OLFACTION – OL WHAT?
1. human anatomy 2. aging & olfaction 3.English language of odors
4. Variation in citronellol concentration in S. Africa
5. Array of different essential oils in "Rose" geranium
6. Changes in levels of menthol & isogeraniol during vegetative stages of P. sp.
7. & 8. Floral scented P. gibbosum (flowers & leaf)
9. & 10. Coconut scented P. grossularioides (flowers & leaf)
11. & 12. P. reniforme (flowers & leaf) 13. & 14. P. exstipulatum (flower & leaves)
15. ‘Chocolate Peppermint’
Olfaction or the sense of smell is of importance when it comes to talking (or writing) about
scented geraniums/Pelargoniums. We have noted that the scents produced by various plants
can vary from time to time based on various environmental factors. More exhaustive studies show
that among the scented geraniums there are very significant differences in which scented compounds
are produced by different species. Local population studies (particularly in P. capitatum in South
Africa) have shown that there are great differences among the populations as to which set of scented
chemicals and what quantity of each of them is produced (Fig. 4). The primary commercial cultivars
of the "rose geranium" yield very different arrays of essential oils and produce them in different quantities
(Fig. 5). The essential oils are not produced in equal quantities on all plant parts – the leaves being
much more productive than the stems. In addition younger plants produce less oil than older plants.
Various aspects of the climate and weather, including sunlight, rainfall, temperature, humidity and time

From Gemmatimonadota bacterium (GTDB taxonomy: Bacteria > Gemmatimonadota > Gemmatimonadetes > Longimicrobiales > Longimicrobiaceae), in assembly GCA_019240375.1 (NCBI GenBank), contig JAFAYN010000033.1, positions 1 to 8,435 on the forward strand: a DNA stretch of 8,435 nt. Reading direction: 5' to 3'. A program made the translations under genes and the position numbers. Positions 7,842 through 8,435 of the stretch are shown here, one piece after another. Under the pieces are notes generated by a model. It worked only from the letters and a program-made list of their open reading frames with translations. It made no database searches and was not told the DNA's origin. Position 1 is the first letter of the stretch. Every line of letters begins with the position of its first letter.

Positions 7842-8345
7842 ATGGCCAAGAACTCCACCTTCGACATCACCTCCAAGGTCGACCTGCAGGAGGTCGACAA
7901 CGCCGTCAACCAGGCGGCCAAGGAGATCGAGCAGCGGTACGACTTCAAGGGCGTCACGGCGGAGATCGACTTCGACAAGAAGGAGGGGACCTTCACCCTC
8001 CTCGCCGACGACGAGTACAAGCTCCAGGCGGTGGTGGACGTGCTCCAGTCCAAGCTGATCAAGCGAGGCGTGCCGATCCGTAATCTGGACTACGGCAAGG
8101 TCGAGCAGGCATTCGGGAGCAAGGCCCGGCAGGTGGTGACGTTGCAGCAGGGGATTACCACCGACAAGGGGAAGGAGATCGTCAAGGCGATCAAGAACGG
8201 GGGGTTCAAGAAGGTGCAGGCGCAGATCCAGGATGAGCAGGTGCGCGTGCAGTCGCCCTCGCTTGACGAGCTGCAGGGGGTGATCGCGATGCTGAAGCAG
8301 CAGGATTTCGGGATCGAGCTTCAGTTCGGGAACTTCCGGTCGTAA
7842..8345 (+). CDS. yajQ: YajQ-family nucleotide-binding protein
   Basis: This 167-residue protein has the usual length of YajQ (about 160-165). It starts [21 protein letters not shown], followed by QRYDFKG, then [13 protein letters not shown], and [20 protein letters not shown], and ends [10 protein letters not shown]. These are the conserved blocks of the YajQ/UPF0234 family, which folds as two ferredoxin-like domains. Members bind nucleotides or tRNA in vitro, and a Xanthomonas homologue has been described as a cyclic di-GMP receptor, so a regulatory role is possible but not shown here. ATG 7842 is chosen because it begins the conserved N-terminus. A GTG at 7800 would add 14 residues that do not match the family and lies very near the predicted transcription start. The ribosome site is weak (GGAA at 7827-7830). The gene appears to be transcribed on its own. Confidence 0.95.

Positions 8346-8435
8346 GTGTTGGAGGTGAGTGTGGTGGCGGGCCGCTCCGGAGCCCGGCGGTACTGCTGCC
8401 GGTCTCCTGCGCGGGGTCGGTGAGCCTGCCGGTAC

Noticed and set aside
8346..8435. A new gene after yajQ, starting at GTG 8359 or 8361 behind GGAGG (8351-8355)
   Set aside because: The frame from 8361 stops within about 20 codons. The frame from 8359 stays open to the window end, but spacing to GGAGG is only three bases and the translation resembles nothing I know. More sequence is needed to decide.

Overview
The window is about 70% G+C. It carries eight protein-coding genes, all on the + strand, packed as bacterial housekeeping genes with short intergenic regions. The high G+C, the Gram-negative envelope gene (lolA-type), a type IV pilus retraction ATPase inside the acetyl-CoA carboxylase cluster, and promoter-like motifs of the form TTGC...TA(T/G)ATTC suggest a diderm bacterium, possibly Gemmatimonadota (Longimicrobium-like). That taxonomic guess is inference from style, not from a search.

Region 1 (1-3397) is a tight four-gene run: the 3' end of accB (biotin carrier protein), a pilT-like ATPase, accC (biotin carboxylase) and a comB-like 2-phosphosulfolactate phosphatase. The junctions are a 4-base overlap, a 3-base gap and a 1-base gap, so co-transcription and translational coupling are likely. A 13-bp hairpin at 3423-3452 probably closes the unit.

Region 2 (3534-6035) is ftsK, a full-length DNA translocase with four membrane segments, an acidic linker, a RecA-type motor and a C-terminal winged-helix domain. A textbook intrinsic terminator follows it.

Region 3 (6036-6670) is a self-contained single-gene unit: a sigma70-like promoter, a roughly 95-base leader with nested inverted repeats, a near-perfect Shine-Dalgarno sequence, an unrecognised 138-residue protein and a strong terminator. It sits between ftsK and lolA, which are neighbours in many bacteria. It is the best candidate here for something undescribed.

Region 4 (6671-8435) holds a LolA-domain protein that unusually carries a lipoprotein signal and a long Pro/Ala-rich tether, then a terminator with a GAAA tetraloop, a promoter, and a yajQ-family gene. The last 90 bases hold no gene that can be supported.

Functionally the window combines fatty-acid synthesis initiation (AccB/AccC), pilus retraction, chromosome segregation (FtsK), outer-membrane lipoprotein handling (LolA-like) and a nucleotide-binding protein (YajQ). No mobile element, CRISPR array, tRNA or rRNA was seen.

of harvest (Fig. 6) affect the quantity and quality of rose oil produced by commercial cultivars.
Furthermore, such physical conditions as soil fertilization, shade, weeds, diseases and irrigation also
have an effect on the oil being produced.
But we haven’t noted the extent to which individual humans vary in their ability to detect scents.
Humans (and many other animals) have special sensory cells in the skin (epithelium) lining their
nasal cavities. The sensory cells are connected by nerves to the part of the brain called the
olfactory bulb which is located above the nasal cavity and below the frontal lobes of the brain
(Fig. 1). Volatile, air-borne, scented chemicals get attached to the olfactory receptors and a
signal is sent to the olfactory bulb where it is interpreted as a scent. The relationship between
the scent molecule and the receptor is thought to be very precise, like a lock and key, and only
the appropriate scent receptor and scent molecule will trigger a signal to the olfactory bulb.
It has been suggested that there are a thousand genes that code for odor reception in animals.
Each person has only a few of these genes functioning – so the human ability to recognize different
scents is much less than many other animals. Studies have determined that humans have as many
as 368 different olfactory receptors. However, not everyone has the same set of receptors which
are under genetic control. Each person has his own distinct/unique combination of receptors. So
we then end up with a situation where we are trying to recognize the same scent but we don’t have
the same genetic equipment to recognize the scented chemicals.